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COVID-19: Lethbridge parents, professionals give advice on homeschooling as classroom education looms

Coronavirus: Interest in homeschooling spikes as return to normal classes looms in Alberta
Home education is an option more and more parents or guardians are looking into, according to the Alberta Homeschooling Association. Some Lethbridge parents are looking into all options possible to ensure a safe return to learning this fall. Eloise Therien has more.

Many parents and guardians are exploring alternate options for their children’s education, following Alberta’s announcement that schools will resume under “near-normal” conditions in September.

Experienced home-schooling parents in Lethbridge said the first step is to research options and reach out to those who know the ins and outs of the process.

“When I first thought about homeschooling… it’s quite overwhelming,” said a mother of four, Andrea Seright. “I had a seasoned homeschooling friend who kind of broke it down for me.”

Seright’s children range from age seven to 14 and they’ve tried both public school and home education.  Based on her experience, she said some ages react to homeschooling better than others, but it’s different for every child.

“It’s really child dependent,” Seright said.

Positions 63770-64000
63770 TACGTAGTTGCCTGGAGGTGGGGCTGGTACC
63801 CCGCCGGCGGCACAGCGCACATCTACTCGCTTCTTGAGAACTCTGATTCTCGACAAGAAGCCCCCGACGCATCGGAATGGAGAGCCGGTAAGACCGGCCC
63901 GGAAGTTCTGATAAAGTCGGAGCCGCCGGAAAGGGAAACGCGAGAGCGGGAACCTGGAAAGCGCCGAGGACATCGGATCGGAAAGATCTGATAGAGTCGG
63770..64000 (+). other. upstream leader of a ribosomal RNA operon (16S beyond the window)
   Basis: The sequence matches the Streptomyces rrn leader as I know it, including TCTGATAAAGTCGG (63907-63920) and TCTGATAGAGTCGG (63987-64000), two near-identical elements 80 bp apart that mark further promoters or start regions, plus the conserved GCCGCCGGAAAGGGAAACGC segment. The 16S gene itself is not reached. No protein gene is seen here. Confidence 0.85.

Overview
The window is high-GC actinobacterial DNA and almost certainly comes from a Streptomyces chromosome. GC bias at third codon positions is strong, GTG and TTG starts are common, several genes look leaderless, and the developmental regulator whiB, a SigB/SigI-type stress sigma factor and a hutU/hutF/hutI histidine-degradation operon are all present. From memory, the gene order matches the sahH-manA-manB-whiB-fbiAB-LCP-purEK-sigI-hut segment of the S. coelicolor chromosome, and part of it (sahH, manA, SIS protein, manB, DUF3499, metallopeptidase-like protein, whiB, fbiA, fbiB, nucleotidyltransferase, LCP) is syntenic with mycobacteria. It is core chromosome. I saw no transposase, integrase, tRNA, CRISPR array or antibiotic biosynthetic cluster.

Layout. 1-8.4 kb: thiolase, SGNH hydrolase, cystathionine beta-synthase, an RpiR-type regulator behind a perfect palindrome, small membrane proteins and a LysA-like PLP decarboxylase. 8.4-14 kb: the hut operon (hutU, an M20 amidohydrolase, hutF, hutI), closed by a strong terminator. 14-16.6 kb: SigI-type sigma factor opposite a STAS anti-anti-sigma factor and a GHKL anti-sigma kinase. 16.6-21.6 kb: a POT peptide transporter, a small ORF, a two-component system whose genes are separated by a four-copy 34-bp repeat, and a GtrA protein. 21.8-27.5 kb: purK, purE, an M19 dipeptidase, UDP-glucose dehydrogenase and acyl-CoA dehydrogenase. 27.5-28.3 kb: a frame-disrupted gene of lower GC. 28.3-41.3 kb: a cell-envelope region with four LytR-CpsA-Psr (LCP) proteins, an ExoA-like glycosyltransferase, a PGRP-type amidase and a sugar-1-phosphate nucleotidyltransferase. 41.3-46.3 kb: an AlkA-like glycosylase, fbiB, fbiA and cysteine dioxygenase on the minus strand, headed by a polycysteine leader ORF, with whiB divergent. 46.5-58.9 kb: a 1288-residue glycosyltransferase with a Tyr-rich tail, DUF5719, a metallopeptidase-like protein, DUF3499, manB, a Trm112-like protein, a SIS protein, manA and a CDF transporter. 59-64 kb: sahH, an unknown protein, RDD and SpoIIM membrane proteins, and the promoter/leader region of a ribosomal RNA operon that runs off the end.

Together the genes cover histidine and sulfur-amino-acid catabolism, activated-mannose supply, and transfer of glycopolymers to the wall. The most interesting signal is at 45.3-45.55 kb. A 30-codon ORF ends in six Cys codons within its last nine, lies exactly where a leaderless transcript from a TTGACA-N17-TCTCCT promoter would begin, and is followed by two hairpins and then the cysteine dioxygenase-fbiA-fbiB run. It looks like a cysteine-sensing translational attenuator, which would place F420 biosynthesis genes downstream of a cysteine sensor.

Read more: Coronavirus: Here’s how each province, territory is handling back-to-school

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Located in Calgary, the Alberta Homeschooling Assoication helps parents with the process of a move into home education and away from learning through a local school board.

“We’re kind of like the first stop when parents decide they don’t want to put their kids in school,” said Judy Arnall, AHA president.

Arnall said the home education process can be executed a variety of different ways, where parents have varying levels of involvement.

“Parents don’t have to go with their local school, they don’t have to go with the major school boards. They can pick any willing school board in the province to notify with,” Arnall explained.

As the reality of a return to normal classes grows nearer, Arnall said they have been extremely busy communicating with concerned parents in Lethbridge and across the province.

“We have had people join our Facebook group, our page, and emailing us, contacting us wanting to know what options are other than the classroom this fall.”

On Friday, the Lethbridge School Division annouced the Aug. 10 deadline for a parent survey to determine re-entry preferences. For most students, the school year will resume on Sept. 1.

“We will need to put at-home learning students into cohorts based on your response, assign at-home learning teachers, and then reconfigure in-school assignments based on how many students will be in class at each school site,” the survey reads in part.

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Read more: Some students and parents oppose in-person exams at Dawson College

Those who choose at-home learning through the school district are not in the same situation as those who opt for home education.

According to the Government of Alberta website, parents who opt to homeschool their children will be responsible for developing a home education program and submiting it to the supervising school authority.

Below are the home education statistics for the past three school years:

  • 13,564 students for the 2019/20 school year.
  • 12,652 students for the 2018/19 school year.
  • 11,952 students for the 2017/18 school year.

There is no deadline to register for home education, however funding can only be provided if done so by Sept. 30.